California Lawmakers to Consider Bill to Raise Fast-Food Workers’ Pay to $20 an Hour

California Lawmakers to Consider Bill to Raise Fast-Food Workers’ Pay to $20 an Hour

Flags are flown at a car caravan and rally of fast-food workers and supporters for passage of Assembly Bill 257, a fast-food worker health and safety bill, in the Boyle Heights neighborhood of Los Angeles on April 16, 2021. (Mario Tama/Getty Images)

Jill McLaughlin

Jill McLaughlin


Updated: 12/30/2023

California legislators are close to passing a bill to raise the minimum wage for fast-food workers to $20 an hour after restaurant owners and labor union officials reached an agreement Sept. 10.
The agreement ends a two-year battle between fast-food restaurant giants, franchise owners, and the state over new government oversight and regulations.
Assembly Bill (AB) 1228 must pass both houses of the state Legislature by Sept. 14 for the agreement to be valid. The measure passed the Assembly May 31, and was approved by the state Senate’s Appropriations Committee Sept. 12.
Besides the pay raise, the bill also established a new council dedicated to fast-food industry wages, working hours, working conditions, and health and safety issues.
“AB 1228, as amended, creates a path forward to resolve employer community concerns around the content of AB 257 (2022) while preserving fast food workers’ hard fought efforts to secure a seat at the table and means to raise standards,” the bill’s author Assemblyman Chris Holden said, according to a legislative analysis.
The new minimum wage will only apply to fast-food restaurants in California that are part of a chain with 60 or more locations nationwide. Bakeries that produce and sell bread would be exempt.
Fight for $15, a national organization promoting higher wages for fast-food workers, applauded the agreement. The group co-sponsored the bill, along with Service Employees International Union (SEIU California).
“After years of organizing [and] pressure from workers, legislation was just introduced in California that gives us a seat at the table, power in the industry, and will raise fast food workers wages to $20/hr,” the group posted Sept. 11 on X, formerly known as Twitter.
A McDonalds restaurant in Gorman, Calif., on April 18, 2022. (John Fredricks/The Epoch Times)

A McDonalds restaurant in Gorman, Calif., on April 18, 2022. (John Fredricks/The Epoch Times)

A group led by the National Restaurant Association, the U.S. Chamber of Commerce, and the International Franchise Association—called Save Local Restaurants—filed a lawsuit against California in December 2022 seeking to stop the state from implementing last year’s controversial Assembly Bill 257, The FAST Recovery Act—allowing the group to gather enough signatures to qualify a ballot initiative to repeal it.
A Sacramento Superior Court judge granted a preliminary injunction, stopping the new law from taking effect in January. The FAST Recovery Act would have created a Fast Food Sector Council to regulate the state’s fast food restaurants. The council would also have the power to raise the minimum wage for fast-food workers up to $22 an hour.
According to the Save Local Restaurants coalition, the new law would have made the cost of living in the state worse for 70 percent of Californians who visit a fast-food restaurant each week, increased the cost of food, cost taxpayers millions each year, and eliminated thousands of jobs.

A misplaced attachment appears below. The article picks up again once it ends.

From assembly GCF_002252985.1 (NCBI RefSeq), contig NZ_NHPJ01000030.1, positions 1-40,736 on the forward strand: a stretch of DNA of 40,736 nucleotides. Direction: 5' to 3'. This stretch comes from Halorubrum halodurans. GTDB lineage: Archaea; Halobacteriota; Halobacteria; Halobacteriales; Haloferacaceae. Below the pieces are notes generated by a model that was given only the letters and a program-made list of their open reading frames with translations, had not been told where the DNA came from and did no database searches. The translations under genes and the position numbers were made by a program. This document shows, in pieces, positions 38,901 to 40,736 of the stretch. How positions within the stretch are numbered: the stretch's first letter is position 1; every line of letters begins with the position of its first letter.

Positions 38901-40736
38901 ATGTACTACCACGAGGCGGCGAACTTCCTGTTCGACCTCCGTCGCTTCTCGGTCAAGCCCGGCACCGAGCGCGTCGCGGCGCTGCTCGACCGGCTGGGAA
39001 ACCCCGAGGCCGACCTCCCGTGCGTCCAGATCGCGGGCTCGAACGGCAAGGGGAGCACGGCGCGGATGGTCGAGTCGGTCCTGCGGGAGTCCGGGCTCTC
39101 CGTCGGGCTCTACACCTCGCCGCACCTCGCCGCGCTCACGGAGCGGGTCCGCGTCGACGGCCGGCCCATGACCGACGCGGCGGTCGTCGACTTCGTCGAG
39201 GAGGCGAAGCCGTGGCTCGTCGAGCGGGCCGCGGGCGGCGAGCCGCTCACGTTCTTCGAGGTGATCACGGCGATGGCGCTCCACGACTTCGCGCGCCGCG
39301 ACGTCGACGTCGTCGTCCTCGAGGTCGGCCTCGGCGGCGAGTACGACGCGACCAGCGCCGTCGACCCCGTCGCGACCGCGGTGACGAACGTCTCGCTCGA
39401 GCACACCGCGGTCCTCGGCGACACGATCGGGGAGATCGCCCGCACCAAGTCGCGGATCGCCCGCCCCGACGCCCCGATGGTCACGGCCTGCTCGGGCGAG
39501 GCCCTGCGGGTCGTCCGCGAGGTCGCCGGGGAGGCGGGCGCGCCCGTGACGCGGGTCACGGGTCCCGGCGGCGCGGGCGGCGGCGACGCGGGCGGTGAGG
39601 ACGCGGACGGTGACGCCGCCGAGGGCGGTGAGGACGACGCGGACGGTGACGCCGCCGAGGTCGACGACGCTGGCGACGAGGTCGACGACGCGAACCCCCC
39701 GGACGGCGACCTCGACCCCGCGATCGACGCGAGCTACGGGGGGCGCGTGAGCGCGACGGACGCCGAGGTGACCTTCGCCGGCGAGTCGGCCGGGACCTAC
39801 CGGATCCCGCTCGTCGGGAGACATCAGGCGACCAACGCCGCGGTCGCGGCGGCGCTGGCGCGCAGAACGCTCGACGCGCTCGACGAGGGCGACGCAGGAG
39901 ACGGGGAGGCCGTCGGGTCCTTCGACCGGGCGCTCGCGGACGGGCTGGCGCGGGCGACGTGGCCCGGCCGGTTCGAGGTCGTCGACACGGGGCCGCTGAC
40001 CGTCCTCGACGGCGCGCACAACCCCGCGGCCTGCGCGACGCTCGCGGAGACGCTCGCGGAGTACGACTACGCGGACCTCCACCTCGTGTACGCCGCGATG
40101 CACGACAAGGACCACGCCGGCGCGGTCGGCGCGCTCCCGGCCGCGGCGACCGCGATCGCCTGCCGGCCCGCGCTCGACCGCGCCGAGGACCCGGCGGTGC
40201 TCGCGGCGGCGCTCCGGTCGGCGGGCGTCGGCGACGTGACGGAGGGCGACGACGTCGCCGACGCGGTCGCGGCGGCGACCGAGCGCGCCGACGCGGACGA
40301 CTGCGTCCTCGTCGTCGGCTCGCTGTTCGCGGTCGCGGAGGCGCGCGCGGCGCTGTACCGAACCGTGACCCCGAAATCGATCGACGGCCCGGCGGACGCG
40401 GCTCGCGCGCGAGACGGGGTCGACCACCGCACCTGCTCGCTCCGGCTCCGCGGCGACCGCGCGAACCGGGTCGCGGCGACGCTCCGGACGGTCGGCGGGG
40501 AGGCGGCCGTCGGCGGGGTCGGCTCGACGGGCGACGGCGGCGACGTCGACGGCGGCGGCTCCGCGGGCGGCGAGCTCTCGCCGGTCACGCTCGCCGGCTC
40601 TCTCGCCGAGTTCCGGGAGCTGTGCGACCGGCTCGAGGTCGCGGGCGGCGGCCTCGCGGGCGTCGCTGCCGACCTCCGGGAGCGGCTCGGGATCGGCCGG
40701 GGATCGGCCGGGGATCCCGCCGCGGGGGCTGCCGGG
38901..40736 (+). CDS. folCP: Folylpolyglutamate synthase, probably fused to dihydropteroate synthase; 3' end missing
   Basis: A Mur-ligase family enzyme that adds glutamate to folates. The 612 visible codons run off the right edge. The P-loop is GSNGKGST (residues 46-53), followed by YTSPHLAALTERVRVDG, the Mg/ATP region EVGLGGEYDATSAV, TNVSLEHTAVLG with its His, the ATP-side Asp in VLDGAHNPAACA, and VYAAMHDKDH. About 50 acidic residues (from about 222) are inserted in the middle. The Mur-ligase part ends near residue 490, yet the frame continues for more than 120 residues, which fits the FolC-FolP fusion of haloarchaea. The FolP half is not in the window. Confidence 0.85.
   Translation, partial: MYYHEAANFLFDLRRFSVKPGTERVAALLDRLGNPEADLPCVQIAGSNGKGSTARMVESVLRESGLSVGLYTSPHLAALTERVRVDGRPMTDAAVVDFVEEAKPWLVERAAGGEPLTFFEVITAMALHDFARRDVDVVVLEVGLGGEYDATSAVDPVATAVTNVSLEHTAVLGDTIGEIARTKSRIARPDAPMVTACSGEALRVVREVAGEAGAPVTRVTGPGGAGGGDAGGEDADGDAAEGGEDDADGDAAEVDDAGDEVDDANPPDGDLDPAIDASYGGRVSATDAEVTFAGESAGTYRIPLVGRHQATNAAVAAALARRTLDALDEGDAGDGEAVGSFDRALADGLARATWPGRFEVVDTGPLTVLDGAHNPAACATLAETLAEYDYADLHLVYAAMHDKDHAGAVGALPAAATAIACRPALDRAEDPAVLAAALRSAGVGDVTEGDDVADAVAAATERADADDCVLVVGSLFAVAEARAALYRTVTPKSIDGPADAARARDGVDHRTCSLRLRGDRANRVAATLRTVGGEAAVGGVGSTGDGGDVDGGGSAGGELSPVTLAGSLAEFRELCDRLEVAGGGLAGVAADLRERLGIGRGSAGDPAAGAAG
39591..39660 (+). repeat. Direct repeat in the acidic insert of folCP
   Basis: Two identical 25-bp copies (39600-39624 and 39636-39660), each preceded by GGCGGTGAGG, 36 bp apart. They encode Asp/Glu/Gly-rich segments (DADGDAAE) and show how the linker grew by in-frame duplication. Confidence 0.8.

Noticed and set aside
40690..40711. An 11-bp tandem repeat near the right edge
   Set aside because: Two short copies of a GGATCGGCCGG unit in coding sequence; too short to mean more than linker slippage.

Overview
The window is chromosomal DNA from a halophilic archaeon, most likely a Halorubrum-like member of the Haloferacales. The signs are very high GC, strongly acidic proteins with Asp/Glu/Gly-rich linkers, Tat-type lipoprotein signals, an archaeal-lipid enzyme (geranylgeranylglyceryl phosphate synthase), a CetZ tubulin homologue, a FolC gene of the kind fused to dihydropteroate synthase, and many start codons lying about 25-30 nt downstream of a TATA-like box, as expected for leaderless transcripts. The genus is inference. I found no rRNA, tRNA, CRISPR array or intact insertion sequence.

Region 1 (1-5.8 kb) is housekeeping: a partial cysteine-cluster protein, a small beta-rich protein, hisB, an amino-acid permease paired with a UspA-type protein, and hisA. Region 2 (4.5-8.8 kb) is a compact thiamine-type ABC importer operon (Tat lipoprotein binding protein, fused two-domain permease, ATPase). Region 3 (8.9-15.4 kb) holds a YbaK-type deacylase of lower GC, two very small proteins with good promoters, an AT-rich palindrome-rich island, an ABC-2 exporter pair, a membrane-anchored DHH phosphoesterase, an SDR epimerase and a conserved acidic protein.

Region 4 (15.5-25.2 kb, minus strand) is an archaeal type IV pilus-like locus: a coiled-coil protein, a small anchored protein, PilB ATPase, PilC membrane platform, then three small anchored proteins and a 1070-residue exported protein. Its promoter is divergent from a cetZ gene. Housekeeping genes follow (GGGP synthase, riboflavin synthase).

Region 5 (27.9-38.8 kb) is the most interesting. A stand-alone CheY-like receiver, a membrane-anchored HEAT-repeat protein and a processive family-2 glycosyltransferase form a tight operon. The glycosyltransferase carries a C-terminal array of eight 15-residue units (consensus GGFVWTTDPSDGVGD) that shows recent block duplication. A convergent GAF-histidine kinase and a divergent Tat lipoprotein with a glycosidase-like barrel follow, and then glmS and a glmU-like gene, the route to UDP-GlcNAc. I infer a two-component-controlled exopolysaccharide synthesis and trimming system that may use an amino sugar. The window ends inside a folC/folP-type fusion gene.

The coalition also opposed AB 1228 before it was amended this week. According to comments made to the Legislature, it claimed the bill would have dismantled the franchise business model in California and made franchisee owners more liable for labor violations.
If passed, the new agreement would repeal the FAST Recovery Act but incorporate some of its provisions, including the creation of a nine-member Fast Food Council. However, the council will include representatives from the fast-food restaurant industry and franchisees or restaurant owners, along with employees and unions.
The California State Capitol building in Sacramento, Calif., on April 18, 2022. (John Fredricks/The Epoch Times)

The California State Capitol building in Sacramento, Calif., on April 18, 2022. (John Fredricks/The Epoch Times)

Also with the new bill, the council could increase the minimum wage each year by up to 3.5 percent or the percentage of increase in the U.S. consumer price index for urban wage earners and clerical workers, whichever is lower.
Additionally, in the agreement, Save Local Restaurants would be required to withdraw its ballot initiative by Jan. 1, 2024.
“This agreement is in the best interest of workers, local franchise restaurant owners, and brands, and protects the franchise business model that has provided opportunities for thousands of Californians to become small-business owners,” Matt Haller, CEO of International Franchise Association, said in a press release. “It provides meaningful wage increases for workers, while at the same time eliminates more significant – and potentially existential – threats, costs, and regulatory burdens targeting local restaurants in California.”
The National Restaurant Association agreed.
“This agreement protects local restaurant owners from significant threats that would have made it difficult to continue to operate in California,” Sean Kennedy, executive vice president of the National Restaurant Association, said in the press release. “It provides a more predictable and stable future for restaurants, workers, and consumers.
Jill McLaughlin

Jill McLaughlin


Jill McLaughlin is an award-winning journalist covering politics, environment, and statewide issues. She has been a reporter and editor for newspapers in Oregon, Nevada, and New Mexico. Jill was born in Yosemite National Park and enjoys the majestic outdoors, traveling, golfing, and hiking.

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